“In one of his last columns, published in March 1966, Flann O’Brien looked back on his catechism, compiled more than twenty years earlier, and described it as ‘an exegetic survey of the English language in its extremity of logo-daedalate poliomyelitis, anaemic prostration and the paralysis of incoherence.’ One month after writing that, he was dead, and yet within a year a remarkable renaissance was taking place, with the long-delayed publication of his great comic fantasy The Third Policeman and, soon afterwards, the first of many anthologies of the ‘Cruiskeen Lawn’ columns, this one entitled The Best of Myles.” (Related: our own Mark O’Connell on the humor in O’Brien’s work.)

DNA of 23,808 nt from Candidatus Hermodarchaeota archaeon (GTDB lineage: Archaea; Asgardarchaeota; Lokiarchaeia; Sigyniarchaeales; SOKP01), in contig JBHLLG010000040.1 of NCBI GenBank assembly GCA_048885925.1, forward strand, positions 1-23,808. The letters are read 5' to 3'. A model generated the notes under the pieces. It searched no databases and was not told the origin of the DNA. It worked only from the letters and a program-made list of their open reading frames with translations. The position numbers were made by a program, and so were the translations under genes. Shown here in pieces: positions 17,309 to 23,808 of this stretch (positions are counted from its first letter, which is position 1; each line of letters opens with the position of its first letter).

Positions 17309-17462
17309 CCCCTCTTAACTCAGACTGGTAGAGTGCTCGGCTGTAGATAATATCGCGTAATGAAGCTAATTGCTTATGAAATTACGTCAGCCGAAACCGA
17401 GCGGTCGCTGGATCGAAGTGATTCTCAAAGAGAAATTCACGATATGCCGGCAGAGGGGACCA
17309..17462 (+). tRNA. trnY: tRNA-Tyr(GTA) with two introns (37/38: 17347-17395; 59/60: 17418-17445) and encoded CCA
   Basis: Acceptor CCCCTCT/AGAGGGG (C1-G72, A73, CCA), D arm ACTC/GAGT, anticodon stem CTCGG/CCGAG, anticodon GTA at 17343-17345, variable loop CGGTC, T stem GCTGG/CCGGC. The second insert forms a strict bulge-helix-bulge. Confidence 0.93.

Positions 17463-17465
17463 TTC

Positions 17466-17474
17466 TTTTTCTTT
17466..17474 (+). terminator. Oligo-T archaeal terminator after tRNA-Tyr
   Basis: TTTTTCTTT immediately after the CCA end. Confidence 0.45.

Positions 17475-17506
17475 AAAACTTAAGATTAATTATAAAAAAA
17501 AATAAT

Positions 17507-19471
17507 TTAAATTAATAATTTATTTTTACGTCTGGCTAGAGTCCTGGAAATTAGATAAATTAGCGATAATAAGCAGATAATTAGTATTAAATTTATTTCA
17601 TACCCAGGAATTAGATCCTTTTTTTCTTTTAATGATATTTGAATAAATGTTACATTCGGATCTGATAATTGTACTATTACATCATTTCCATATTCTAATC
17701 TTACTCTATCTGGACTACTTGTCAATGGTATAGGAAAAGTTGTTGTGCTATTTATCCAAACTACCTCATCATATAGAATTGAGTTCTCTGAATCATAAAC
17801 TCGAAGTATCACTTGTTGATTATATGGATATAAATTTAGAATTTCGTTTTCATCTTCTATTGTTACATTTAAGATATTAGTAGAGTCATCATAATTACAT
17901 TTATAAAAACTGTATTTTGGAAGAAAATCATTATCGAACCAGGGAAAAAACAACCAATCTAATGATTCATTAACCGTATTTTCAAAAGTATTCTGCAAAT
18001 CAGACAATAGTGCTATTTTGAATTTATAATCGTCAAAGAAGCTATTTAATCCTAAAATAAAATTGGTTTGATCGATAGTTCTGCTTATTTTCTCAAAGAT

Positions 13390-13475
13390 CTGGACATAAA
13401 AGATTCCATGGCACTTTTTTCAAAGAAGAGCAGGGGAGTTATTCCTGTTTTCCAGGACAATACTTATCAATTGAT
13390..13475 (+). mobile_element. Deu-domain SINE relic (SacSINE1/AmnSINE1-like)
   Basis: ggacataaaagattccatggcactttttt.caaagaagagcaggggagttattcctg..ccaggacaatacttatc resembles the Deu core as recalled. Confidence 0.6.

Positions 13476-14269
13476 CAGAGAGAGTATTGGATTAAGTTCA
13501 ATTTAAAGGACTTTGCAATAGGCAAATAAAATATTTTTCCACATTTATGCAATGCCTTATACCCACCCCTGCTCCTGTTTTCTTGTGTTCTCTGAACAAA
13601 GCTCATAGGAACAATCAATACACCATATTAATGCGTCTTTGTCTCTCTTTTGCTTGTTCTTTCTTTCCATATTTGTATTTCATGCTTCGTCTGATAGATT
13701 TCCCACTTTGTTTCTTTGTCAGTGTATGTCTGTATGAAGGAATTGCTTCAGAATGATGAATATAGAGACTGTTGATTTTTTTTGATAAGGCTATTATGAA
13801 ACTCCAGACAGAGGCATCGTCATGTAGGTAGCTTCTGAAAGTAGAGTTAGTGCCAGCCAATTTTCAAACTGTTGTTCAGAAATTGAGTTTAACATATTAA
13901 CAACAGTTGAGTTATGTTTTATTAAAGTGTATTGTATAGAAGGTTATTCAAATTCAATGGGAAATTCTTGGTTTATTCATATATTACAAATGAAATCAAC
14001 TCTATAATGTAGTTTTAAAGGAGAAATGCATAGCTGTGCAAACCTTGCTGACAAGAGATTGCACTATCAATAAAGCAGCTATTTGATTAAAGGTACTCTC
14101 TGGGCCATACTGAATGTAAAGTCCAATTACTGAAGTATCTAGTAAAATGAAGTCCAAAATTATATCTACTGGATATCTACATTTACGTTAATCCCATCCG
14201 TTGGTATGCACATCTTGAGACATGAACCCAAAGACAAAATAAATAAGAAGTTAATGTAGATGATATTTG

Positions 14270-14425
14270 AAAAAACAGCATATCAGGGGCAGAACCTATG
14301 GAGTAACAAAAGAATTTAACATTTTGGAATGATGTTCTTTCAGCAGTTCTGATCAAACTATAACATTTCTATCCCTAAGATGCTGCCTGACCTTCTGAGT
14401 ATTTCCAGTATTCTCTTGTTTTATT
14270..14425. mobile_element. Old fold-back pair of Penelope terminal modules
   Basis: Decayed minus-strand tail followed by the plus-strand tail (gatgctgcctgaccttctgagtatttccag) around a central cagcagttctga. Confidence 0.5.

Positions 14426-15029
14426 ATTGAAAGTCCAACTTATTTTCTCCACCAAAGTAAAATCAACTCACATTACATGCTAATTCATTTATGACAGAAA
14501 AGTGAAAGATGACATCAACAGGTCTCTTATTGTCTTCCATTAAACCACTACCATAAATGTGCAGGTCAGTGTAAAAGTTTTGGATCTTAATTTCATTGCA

John Jeremiah Sullivan's NY Times essay "You Blow My Mind. Hey, Mickey!" was a big hit last June. Next October, FSG will publish Pulphead, his second collection of essays. To tide you over until then, you can listen to The Paris Review's Southern Editor read an excerpt from his Disney piece.